On Dec. 17, the University of Calgary publicly released travel and hospitality expense records of U of C Board of Governors and administration in an effort to increase transparency.
The records can be found online and are in accordance with the U of C’s new public disclosure of expenses policy, which is meant to improve accountability and “establish parameters for the disclosure of expense information” made by U of C leaders. The U of C is acting in conjunction with the government of Alberta in releasing expense records to the public.
Travel, business flights, meals and accommodation expenses will be posted periodically, beginning with expenses incurred from October 2012.
This move was put in place under a commitment by the university to increase transparency.
The public expense records are available in order to prevent spending discrepancies. One such discrepancy arose when BOG chair Doug Black’s expenses did not follow the U of C’s hospitality and travel expense policy and he misspent over $28,000. Black has since repaid the money in full.
“In addition to publicly disclosing these expenses, the university has implemented a more rigorous internal process for approving executive and board expenses, designated a compliance officer, implemented multiple levels of oversight and engaged the Internal Audit unit to bring even more rigor to the expense approval process,” according to a U of C press release.
According to Students’ Union president Hardave Birk, increasing transparency around spending is beneficial for all members of the U of C community.
“It’s a positive step by the university to be moving forward. It’s good to see that they’re in compliance with what the provincial government had asked,” said Birk. “They’re trying to make sure that it’s very clear how money is being spent.”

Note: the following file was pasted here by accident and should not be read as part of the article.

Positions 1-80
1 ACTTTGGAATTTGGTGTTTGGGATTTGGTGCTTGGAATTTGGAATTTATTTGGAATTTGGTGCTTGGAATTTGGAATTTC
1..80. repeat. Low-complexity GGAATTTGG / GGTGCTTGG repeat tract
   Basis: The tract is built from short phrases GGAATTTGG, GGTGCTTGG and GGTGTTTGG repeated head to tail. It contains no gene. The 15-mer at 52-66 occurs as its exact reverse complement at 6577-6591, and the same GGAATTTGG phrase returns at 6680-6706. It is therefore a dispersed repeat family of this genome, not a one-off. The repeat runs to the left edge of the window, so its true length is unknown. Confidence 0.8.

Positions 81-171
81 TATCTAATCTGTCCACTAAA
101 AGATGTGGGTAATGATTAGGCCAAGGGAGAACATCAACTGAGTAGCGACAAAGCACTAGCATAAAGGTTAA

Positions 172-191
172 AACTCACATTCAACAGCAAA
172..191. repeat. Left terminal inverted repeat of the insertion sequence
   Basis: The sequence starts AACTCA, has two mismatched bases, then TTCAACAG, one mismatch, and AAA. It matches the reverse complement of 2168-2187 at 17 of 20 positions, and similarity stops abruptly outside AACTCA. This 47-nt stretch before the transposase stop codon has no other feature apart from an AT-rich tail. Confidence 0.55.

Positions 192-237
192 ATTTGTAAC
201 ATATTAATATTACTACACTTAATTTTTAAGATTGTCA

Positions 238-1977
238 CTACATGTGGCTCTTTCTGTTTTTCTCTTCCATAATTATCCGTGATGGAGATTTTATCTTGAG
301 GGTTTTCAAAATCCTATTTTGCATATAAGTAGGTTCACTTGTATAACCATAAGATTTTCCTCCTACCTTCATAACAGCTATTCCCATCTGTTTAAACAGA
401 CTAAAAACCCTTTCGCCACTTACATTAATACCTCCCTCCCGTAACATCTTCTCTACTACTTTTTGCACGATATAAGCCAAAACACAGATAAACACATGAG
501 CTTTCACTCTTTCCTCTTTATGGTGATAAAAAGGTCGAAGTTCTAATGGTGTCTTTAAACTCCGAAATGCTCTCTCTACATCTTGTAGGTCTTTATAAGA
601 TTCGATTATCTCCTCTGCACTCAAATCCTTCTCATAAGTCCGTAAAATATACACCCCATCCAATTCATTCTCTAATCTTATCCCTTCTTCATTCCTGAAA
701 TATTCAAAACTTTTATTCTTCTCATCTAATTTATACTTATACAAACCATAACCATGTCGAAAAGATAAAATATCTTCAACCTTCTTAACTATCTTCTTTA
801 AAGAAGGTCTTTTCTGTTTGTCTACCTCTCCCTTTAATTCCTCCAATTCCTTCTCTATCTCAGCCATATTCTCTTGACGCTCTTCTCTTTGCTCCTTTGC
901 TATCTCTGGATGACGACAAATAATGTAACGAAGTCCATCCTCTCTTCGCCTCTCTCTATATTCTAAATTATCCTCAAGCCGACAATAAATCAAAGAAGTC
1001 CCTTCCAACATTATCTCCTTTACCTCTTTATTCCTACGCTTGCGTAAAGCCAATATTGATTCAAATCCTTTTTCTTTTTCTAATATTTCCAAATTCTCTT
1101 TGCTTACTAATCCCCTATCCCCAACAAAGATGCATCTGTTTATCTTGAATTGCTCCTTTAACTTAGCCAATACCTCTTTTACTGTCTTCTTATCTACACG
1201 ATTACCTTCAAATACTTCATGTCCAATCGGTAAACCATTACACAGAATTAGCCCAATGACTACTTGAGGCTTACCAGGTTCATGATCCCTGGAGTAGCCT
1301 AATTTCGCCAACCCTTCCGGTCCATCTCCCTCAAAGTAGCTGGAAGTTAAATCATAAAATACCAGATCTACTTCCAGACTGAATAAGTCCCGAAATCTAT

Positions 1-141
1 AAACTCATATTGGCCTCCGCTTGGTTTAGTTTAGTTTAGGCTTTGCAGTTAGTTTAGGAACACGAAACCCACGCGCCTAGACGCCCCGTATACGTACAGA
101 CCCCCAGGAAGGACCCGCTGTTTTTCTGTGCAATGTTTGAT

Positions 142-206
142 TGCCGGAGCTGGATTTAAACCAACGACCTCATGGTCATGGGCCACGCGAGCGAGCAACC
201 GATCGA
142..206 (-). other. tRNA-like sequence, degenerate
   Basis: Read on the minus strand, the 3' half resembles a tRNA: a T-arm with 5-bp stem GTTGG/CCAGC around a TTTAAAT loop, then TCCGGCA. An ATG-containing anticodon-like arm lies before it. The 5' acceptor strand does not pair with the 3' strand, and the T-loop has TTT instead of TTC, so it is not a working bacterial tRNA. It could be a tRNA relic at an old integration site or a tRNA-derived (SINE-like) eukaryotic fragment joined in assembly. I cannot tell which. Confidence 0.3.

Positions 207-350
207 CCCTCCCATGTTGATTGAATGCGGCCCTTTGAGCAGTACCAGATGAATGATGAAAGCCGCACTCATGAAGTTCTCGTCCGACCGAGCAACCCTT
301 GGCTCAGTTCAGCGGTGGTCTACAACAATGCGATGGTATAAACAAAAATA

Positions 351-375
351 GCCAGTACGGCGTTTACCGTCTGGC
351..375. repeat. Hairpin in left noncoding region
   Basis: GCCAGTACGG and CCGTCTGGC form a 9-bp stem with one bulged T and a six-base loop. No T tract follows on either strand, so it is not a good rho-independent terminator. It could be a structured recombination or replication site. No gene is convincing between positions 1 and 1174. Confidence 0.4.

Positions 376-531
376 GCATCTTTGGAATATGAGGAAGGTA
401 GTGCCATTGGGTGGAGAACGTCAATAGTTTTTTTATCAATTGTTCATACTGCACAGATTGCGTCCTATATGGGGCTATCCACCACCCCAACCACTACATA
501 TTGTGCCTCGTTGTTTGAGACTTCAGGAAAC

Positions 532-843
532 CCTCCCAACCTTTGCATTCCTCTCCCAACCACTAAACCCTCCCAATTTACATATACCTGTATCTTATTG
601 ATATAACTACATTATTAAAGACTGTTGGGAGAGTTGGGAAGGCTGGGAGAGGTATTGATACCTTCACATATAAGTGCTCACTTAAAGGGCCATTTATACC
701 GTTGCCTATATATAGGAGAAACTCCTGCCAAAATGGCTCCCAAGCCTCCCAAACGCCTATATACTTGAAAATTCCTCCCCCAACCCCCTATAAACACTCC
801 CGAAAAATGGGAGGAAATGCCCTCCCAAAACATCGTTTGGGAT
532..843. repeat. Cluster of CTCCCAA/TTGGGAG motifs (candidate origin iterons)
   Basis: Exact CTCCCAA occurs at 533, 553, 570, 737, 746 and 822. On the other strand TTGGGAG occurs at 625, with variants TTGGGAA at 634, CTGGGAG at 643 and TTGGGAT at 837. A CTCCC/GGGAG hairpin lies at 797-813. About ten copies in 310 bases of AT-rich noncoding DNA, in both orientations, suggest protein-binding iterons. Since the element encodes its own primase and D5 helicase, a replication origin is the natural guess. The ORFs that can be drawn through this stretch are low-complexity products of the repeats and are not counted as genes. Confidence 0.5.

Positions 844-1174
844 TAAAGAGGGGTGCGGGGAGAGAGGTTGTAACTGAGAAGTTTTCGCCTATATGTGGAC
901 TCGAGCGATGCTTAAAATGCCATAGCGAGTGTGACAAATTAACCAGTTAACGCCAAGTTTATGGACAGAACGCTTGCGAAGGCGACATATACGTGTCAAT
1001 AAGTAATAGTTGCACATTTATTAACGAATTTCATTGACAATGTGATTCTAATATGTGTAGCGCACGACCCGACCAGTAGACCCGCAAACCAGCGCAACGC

He said this step will allow the university to keep a closer watch on how executives spend money.
“I think it’s always good for the university to move towards more transparency, to show where they’re spending students’ money, where they’re spending tuition money,” said Birk. “The fact of the matter is that it’s better to have the information out there about where money is going in terms of expenses and travel than to release it later and have it look like a big scandal.”
First-year U of C business student Oliver Horner agrees that public disclosure of executive spending is positive for students.
“We need more transparency between the executives and the students,” said Horner. “So it’s a really good idea to broadcast and show students what they are spending and what we are getting for our money.”
According to the U of C, president Elizabeth Cannon’s expense records are in accordance with the U of C’s hospitality and travel expense policy and regulations.
“Expenses claimed by the president are appropriate to the president’s role and fully in accordance with all university policies in place at the time. Going forward, her expenses will be released as part of the [U of C’s] regular process of expense disclosure,” according to the press release.